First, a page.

Skip to main content

Escambia County, FL — An Escambia County Sheriff's Office (ECSO) deputy was fired last week after it was discovered he stole money orders he found in a car he pulled over during a routine traffic stop. Fired after four years on the job, ECSO deputy William Christopher Henley, 37, was arrested the same day of the theft and charged with larceny, burglary, dealing in stolen property and fraud.

Henley was booked into the Escambia County Jail and was disallowed bond and remains jailed awaiting his arraignment. Not surprisingly it was the citizen, not the police, who discovered the very officer who pulled over her boyfriend was the person who had stolen her blank money orders, filled in his name, and cashed them. A woman told police her boyfriend was pulled over by Henley and arrested on outstanding warrants. She knew the money orders were in the car and inquired about them with Western Union.

The financial services and communication company (Western Union) told the woman a person by the name of "William Henley" already cashed the two money orders she had purchased. The amounts of the money orders totaled $700, one for $200 and one for $500. She notified ECSO and an investigation ensued. According to, Henley was caught on camera while on duty, committing the crime:

ECSO investigators obtained surveillance photos from Navy Federal that showed Henley in uniform depositing the money orders.

The ECSO redacted portions of the police report where Henley was questioned about the crime so the public has no idea what he said to investigators who were interviewing him following the alleged crime. The report does mention Henley also put his own home address on the money orders.

Escambia County Sheriff David Morgan addressed the public with the shameful news one of his own was a crook.

We are always saddened that someone in law enforcement is engaged in criminal activity,” said Escambia County Sheriff David Morgan. “The bottom line is that there is no place in our ranks for someone who breaks the laws.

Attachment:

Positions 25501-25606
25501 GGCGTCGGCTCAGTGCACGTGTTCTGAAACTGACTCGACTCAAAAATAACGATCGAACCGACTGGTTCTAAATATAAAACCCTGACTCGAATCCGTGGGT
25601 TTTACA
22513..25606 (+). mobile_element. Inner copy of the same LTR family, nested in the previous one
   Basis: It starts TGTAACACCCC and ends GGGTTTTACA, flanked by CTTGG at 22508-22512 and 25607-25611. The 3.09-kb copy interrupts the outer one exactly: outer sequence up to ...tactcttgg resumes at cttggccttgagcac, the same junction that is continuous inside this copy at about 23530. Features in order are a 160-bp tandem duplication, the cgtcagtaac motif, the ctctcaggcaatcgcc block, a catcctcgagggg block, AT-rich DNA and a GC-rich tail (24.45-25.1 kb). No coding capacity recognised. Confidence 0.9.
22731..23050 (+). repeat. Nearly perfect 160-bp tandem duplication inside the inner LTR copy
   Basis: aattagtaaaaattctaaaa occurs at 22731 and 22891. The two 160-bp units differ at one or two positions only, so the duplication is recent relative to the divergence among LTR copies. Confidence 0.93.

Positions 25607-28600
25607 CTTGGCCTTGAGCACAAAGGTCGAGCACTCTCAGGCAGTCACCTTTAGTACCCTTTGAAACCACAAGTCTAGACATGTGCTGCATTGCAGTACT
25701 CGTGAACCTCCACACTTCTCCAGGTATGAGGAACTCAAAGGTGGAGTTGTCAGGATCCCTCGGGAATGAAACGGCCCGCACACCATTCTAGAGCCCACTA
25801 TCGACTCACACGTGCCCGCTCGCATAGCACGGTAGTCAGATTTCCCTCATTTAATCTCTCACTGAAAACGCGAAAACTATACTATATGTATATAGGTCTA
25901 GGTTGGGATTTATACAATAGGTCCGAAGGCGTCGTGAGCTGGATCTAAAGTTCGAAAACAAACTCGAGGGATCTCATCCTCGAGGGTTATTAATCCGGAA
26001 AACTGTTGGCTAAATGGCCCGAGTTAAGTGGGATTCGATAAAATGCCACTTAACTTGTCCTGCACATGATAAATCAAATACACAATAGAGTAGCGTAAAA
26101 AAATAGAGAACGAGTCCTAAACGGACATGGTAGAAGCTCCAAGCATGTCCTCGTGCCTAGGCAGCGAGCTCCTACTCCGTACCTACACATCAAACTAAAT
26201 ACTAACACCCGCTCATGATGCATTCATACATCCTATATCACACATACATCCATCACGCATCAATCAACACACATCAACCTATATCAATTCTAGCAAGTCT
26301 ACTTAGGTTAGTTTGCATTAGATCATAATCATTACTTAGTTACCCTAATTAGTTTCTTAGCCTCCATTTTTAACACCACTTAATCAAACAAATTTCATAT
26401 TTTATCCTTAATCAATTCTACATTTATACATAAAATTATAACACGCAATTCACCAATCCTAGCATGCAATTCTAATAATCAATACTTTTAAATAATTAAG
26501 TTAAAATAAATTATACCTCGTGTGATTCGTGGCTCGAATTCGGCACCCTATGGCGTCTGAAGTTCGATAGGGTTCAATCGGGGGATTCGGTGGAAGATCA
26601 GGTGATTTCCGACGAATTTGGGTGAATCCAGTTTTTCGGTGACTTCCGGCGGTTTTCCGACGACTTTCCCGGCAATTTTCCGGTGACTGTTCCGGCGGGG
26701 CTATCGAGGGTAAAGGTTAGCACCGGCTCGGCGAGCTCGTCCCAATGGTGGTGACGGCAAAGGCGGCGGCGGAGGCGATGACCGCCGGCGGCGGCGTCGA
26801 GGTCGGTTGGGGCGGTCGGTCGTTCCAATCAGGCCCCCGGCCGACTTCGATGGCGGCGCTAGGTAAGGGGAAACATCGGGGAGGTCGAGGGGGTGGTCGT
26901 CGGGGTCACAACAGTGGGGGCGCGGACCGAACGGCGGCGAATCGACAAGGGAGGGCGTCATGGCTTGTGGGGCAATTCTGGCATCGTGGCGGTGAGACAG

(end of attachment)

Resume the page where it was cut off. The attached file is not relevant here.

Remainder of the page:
Scroll to Continue

Recommended for You

In 2019, Henley was awarded the MADD (Mothers Against Drunk Drivers) award for making 100 DUI arrests. We could not help but scratch our heads and wonder how many of those 100 arrests also financially benefited the officer. How much more has he stolen? How often has he done this in the past? A person going by the name Victimized 2018 left the following comment on the story page:

This is not the only person with ECSO lining their pockets by stealing.. I was arrested last year on an old warrent and took my pocketbook bc I figured I would need my license at some point. Never did I dream that when I got out 2 days later and retrieved my “property”. Everything was individually accounted for EXCEPT a$100 bill that was in my pocket book. I had other money’s that were filled in on a receipt . $1s-$5s-$10s- $20s and $100. And the amount total of each was pensilled in next to it’s like amount. But there was a big, fat nothing in the $100bill option.!! I did not even pursue the issue. I I figured it would be my word against who..?
The ECSO. Who they gonna believe? The gal that was not happy about being arrested, or the sheriff office…?

Citizens who report such criminal behavior also run the risk of being treated inappropriately simply for questioning the integrity of a law enforcement officer. As we have reported in the past, simply filing a criminal complaint against an officer carries certain risks such as intimidation, threats, and even arrest.

The aforementioned case serves to illustrate just how important it is for motorists to know their rights and be able to safely and effectively stand up to illegal searches and seizures by police officers. Cop apologists might be tempted to think Henley is just a bad apple and this sort of thing does not happen often. However, we beg to differ.

Simply put...police officers can legally steal your possessions anytime they darn well please. The practice is called "Civil Asset Forfeiture" and was designed to punish drug dealers and money launderers by confiscating cash believed to have been used in the commission of a crime until proved otherwise. The practice has now morphed into a legal money grab for police departments and takes place all across the country. We have reported on rappers having cash confiscated while attempting to purchase vehicles in cold hard currency. Musicians who were moving to another state have also had their funds confiscated.

But more troubling seems to be the fact many cops can simply take objects out of a person's car, or worse still, plant objects (drugs or guns) in a suspect's car and that person's life be financially or legally ruined. And there seems to be no protections for motorists to prevent cops from randomly engaging in fishing expeditions (what it's called when cops 'toss' a car looking for evidence).

For our readers we have recommended following Kenny Suitter's advice to motorists to simply say "I don't answer questions" and to remain silent. Often times that is enough to get police officers to leave.